Blue Whale manager Stephen Yiu on the INVESTING SHOW: Why I ditched Facebook for better and more reliable growth opportunities
The Blue Whale Growth fund has proved a hit with investors since its launch almost five years ago, richly rewarding them with an 82 per cent return.
Backed by investing platform founder Peter Hargreaves, the fund managed by Stephen Yiu has targeted a relatively tight portfolio of 25 of what he sees as the world’s best growth companies.
His stock picking has delivered an average 14.3 per cent annual return for investors since launch, compared to the IA Global sector average fund’s 9 per cent.
But investing conditions have changed dramatically over the past six months, with inflation seemingly far more persistent and less transitory than central banks expected, leading to a shift in the interest rate environment and a sell-off for high-flying growth stocks.
The £960million fund, with a 0.87 per cent ongoing charges figure, has fallen 16.5 per cent over the year-to-date, compared to the sector average 9.7 per cent decline.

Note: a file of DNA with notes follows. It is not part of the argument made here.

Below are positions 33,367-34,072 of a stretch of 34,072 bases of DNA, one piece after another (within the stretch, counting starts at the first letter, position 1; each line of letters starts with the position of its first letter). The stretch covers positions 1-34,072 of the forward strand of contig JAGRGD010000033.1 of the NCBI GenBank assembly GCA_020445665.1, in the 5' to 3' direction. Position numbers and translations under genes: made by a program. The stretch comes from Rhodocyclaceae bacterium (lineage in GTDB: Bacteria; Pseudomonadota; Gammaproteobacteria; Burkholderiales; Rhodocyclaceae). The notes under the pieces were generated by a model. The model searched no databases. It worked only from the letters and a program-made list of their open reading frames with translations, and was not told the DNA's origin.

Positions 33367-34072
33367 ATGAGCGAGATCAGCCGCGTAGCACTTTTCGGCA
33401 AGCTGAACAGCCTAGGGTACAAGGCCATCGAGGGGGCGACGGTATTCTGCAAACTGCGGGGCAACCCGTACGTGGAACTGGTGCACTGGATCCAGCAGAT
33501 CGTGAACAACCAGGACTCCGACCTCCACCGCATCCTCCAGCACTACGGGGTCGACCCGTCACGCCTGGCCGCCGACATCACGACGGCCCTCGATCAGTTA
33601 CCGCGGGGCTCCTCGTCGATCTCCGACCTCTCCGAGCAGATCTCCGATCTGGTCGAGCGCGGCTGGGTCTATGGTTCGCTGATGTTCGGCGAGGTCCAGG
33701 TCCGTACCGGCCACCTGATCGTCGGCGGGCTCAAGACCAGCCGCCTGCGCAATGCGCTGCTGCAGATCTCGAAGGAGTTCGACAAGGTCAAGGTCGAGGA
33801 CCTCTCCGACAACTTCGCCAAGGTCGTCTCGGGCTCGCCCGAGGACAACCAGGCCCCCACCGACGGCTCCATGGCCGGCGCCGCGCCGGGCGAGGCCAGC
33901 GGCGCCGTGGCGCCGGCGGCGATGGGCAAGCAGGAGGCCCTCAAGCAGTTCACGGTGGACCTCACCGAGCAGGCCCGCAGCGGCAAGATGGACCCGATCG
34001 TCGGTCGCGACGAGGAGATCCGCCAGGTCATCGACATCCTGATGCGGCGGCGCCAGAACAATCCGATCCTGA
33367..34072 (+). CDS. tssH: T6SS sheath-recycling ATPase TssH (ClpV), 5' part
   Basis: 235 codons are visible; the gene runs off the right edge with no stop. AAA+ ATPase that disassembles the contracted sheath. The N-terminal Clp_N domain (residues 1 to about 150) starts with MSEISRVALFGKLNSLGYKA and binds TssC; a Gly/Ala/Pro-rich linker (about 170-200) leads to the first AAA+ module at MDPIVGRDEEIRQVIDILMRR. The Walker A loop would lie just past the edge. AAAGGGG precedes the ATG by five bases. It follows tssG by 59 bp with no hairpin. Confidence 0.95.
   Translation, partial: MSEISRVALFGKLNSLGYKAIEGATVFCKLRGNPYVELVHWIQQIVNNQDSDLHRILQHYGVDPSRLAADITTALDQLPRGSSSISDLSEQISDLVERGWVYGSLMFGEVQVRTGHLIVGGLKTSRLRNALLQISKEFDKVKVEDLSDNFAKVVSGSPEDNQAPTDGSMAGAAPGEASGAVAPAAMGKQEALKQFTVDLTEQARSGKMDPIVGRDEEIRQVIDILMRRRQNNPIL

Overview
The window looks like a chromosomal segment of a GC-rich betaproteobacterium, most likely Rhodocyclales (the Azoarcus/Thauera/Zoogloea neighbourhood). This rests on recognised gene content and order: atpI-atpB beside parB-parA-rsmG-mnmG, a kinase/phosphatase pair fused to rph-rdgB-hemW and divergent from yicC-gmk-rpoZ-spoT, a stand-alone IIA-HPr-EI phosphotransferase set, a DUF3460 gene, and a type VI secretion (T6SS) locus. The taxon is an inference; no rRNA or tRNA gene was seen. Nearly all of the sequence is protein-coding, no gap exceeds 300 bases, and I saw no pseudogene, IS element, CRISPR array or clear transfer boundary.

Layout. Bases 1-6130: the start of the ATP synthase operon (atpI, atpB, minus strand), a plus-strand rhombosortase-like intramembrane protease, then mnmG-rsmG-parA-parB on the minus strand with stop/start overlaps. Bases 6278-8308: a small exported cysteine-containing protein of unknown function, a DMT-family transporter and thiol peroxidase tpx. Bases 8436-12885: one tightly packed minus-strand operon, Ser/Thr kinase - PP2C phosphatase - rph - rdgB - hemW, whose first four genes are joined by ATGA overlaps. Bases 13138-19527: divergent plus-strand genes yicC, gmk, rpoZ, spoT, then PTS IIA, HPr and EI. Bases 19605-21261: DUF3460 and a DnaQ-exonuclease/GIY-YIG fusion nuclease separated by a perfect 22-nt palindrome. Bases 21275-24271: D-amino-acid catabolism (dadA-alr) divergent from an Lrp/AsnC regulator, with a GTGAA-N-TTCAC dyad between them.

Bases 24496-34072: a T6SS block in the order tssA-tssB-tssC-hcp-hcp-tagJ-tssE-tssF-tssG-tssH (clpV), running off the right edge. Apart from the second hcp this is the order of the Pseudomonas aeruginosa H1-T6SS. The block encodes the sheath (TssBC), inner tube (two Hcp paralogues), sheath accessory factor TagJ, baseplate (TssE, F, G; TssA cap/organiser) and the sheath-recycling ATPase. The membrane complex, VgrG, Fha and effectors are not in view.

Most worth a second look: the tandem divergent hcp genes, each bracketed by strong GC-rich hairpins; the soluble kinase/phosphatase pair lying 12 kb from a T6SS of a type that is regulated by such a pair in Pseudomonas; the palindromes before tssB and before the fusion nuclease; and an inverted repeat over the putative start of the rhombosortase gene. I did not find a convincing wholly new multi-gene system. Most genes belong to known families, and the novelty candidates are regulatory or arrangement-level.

So does the market turmoil this year change things for Blue Whale and how did Stephen get ahead of the curve on two of those big names, selling out of both Meta, as Facebook is now known, and Paypal before both suffered hefty declines in their share prices?
On this episode of the Investing Show, Stephen returns to the studio to join This is Money’s Simon Lambert to discuss whether his investment outlook has changed, how the recent shake-out has affected the Blue Whale portfolio and where he sees the best opportunities now.
He reflects on how the change in investor sentiment – set against a backdrop of high inflation, geopolitical tension and the war in Ukraine – could have an impact and whether investors need to sift out the reliable growth stocks from the more hopeful blue-sky shares.
Stephen reveals why he still holds top ten positions in Adobe, Microsoft and Nintendo and why he has also backed luxury goods leader Kering.
The Blue Whale Growth Fund has richly rewarded investors in the four-and-a-half years since its launch, but suffered this year in the market shake out.